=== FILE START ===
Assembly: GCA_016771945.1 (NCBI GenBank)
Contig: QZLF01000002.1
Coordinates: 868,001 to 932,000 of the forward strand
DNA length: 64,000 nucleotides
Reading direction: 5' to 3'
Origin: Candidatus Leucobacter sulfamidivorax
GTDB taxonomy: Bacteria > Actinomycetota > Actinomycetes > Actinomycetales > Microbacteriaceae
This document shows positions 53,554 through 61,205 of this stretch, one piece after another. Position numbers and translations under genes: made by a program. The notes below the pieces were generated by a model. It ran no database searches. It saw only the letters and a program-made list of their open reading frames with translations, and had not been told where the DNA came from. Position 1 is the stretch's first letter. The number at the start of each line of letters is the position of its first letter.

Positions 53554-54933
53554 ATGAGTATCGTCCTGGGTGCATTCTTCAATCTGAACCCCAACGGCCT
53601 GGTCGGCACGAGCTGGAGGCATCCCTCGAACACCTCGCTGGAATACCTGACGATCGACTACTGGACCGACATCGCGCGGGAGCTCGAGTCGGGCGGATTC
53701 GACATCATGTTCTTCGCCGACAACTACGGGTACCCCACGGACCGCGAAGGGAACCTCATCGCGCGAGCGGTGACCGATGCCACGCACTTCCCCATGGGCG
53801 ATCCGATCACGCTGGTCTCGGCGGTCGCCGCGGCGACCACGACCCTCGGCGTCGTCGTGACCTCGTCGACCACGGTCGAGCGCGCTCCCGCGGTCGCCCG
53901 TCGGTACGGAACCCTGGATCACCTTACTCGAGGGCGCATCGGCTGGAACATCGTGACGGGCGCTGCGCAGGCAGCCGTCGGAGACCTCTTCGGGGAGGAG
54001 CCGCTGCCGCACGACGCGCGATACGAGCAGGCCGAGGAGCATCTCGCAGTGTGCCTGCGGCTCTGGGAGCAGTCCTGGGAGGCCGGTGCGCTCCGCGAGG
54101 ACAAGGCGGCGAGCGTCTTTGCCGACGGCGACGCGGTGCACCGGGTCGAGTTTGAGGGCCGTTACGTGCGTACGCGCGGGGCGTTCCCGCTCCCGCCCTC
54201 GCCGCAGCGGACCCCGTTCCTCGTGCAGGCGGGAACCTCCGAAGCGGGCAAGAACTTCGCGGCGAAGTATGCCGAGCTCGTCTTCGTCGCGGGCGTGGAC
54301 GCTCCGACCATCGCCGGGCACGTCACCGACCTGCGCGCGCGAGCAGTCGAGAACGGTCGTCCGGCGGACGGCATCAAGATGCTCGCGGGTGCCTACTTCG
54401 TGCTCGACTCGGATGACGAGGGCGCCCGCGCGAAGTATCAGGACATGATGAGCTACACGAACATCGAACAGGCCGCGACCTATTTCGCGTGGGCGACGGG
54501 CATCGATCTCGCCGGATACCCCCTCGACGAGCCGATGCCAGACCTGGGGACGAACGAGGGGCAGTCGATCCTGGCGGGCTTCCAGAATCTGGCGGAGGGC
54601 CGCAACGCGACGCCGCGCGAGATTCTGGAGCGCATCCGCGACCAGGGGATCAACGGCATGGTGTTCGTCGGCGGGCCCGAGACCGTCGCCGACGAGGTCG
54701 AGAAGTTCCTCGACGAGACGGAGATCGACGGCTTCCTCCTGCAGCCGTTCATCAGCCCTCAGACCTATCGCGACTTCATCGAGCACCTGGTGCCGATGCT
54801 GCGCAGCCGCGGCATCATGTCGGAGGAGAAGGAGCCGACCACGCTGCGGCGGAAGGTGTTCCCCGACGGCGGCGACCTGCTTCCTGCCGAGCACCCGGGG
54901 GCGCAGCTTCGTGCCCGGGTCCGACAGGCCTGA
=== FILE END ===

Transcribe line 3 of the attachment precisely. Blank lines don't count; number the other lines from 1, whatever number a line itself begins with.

Coordinates: 868,001 to 932,000 of the forward strand